Physics- Business Executive
- Has pilot's license
- Loves running and martial arts
- Has worked as a CEO, CFO, and EVP
Advice for Students
- Don't neglect your weaker areas
- Equip yourself with skills that will serve you in many careers
- Find a mentor
Brent grew up in Iowa with an early love for aircraft and travel. In school, math was always easy for him.
Coming into college, Brent didn’t know what career he wanted to pursue, but he readily chose to study physics. This is because physics applied the math he already enjoyed and he felt, “it would provide a general technical foundation that would allow me to pursue whatever I wanted”.
From Physics to Flight
Once Brent completed college with an undergraduate degree in Math and Physics, he focused in on his love for aircraft and obtained a M.S. in Aerospace Engineering at Iowa University. Brent then worked at Delta Airlines as a flight simulation and aircraft engineer.
While developing inventory management software for Lockheed Martin’s planes, Brent’s interests began to shift toward the business side of aircraft production. He obtained a Master of Business Administration and started work in investment banking as an equity analyst, someone who recommends stocks.
Building on a Foundation
After leaving Cirrus in 2011, Brent now serves as Executive Vice President of IO Data Centers, a corporation that manages computer data centers for companies all around the world. As Executive Vice President of Global Business Development, Brent works with and coordinates the various players that are involved in the international distribution of IO’s products and services. This includes international vendors, customers, and the engineering groups that deploy their technology.
For Brent, physics has laid a strong technical foundation he’s been able to build on and use throughout his career. From a physics background he was able to easily enter engineering, and in the business world, Brent uses his knowledge of science and technology to understand his company's products and make well-informed executive decisions. The math he learned also suited him well in studying finance and understanding the dynamic world economy.
An Edge Above the Rest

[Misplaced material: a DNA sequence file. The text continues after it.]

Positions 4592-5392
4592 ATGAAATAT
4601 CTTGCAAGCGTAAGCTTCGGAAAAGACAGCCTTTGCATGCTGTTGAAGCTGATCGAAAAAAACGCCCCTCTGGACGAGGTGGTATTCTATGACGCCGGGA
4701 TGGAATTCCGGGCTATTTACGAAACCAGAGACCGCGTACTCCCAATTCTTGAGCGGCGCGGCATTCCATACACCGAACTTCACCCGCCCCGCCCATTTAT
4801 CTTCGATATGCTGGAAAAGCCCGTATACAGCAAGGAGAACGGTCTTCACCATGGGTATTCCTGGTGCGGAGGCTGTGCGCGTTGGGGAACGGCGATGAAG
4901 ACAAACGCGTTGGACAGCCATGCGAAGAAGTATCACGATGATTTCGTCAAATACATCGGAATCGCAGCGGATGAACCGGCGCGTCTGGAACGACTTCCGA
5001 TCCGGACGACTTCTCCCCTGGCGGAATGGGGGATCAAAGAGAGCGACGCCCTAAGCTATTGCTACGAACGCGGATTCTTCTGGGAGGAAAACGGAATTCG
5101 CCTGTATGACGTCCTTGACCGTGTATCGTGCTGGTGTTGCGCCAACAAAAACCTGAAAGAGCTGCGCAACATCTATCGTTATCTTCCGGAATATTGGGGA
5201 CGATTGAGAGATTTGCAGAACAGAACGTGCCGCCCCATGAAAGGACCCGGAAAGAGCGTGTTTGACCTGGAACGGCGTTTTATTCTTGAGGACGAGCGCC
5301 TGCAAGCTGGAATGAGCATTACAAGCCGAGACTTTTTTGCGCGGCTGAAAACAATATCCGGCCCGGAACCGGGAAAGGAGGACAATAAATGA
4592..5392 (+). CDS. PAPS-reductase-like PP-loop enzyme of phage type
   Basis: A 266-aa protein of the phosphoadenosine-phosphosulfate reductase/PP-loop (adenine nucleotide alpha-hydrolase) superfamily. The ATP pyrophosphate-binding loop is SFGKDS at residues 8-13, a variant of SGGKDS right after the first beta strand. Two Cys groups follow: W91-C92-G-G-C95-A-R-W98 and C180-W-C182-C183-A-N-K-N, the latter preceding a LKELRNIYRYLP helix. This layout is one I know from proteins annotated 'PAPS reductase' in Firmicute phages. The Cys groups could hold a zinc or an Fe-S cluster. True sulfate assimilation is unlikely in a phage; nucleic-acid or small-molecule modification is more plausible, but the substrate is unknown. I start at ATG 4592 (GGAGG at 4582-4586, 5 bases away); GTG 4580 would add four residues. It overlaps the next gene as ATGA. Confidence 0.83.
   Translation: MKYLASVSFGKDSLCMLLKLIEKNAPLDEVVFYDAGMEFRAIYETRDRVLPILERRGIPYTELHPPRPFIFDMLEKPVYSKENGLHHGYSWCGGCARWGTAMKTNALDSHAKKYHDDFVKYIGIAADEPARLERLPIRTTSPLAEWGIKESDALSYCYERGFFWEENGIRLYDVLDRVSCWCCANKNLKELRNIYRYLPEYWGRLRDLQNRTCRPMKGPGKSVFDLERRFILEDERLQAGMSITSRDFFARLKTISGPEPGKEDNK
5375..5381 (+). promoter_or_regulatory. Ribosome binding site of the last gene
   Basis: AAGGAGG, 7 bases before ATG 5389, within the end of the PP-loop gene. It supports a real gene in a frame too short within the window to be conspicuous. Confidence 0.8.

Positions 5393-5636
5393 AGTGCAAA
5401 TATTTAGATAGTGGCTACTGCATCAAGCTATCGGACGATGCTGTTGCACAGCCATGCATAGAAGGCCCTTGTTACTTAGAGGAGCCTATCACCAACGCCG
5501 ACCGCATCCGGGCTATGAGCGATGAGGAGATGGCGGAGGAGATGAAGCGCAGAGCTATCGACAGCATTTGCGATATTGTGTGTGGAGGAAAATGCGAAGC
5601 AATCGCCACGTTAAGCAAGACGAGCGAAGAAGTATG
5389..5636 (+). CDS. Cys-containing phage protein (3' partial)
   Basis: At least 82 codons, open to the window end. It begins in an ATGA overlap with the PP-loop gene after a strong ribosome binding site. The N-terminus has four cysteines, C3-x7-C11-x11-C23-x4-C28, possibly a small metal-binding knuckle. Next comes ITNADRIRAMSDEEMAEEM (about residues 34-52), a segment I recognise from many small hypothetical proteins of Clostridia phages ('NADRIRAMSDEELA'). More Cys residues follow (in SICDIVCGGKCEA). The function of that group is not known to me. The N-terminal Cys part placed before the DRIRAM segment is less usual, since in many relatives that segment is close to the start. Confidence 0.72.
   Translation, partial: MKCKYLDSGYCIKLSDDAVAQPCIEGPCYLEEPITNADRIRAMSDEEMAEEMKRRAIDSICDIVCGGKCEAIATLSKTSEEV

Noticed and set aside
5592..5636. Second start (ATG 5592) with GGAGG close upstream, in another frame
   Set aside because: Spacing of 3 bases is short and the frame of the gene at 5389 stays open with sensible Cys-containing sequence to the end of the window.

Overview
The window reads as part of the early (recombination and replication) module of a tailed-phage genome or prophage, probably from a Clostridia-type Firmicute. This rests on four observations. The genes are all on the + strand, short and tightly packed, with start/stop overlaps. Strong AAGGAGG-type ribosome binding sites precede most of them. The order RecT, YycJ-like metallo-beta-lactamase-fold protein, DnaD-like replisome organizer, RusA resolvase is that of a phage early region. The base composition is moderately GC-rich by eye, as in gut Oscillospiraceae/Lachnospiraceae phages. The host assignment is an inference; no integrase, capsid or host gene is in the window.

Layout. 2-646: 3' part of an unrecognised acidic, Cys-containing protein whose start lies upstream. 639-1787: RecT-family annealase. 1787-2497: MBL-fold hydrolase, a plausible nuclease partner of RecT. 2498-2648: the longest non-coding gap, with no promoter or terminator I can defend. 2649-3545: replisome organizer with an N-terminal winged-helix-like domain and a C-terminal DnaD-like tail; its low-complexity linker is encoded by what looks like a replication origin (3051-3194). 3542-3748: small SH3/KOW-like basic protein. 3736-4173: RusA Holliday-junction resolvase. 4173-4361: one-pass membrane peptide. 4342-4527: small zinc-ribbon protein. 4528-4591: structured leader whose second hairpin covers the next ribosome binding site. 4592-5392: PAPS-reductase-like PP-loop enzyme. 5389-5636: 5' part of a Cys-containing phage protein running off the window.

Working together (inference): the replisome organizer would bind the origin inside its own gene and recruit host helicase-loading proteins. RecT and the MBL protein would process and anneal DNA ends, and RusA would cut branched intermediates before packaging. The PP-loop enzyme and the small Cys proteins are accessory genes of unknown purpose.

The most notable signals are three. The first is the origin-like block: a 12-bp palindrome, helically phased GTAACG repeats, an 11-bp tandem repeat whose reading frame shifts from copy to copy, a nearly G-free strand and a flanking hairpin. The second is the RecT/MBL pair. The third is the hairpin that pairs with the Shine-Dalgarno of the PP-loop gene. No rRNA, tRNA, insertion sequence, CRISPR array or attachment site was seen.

When Brent first worked as an investment banker, banks were looking for analysts with technical as well as financial knowledge, and Brent fit the bill. All throughout his career, Brent’s physics background has given him a way to differentiate himself and remain competitive in the job market.
“When [employers] see you have a physics degree, their immediate reaction is ‘oh, they’re super smart’," Brent says. "And that really opens a lot of opportunities for you."
Advice for Students
“You’ve got to recognize that your career will take you in a whole host of directions,” Brent says.
As an undergraduate, Brent believes students need to leave room for career changes and finding out what their true interests are by establishing a broad technical foundation and set of skills.
This is where physics served Brent best, giving him a solid understanding of the physical world he can apply to many fields.
“Physics is something that opens a tremendous number of doors, whether your career takes you down a physics path or not. It affords you flexibility [in your career].”
Work on Your Weaknesses
In addition to the strong technical background physics provides, Brent also recommends students work on their weaker areas or abilities. These are things such a verbal and written communication or business know-how, various skills which may not necessarily seem relevant to your career, but allow you to be well-rounded and effective in your work.
Whatever that skill may be, “even if you’re not good at it or dislike it…you’re going to use it,” Brent says. “So take some time on it, and you’ll get better and find your own way to do it.”
Find a Mentor
Looking back, Brent believes he would have benefited greatly from having a mentor. As a student with limited experience, it was impossible to anticipate the many challenges of the work field. He recommends students reach out and find individuals with real-world experience in their field.
“A mentor would have given me a perspective of what the working world is like and helped me avoid a lot of mistakes,” he says.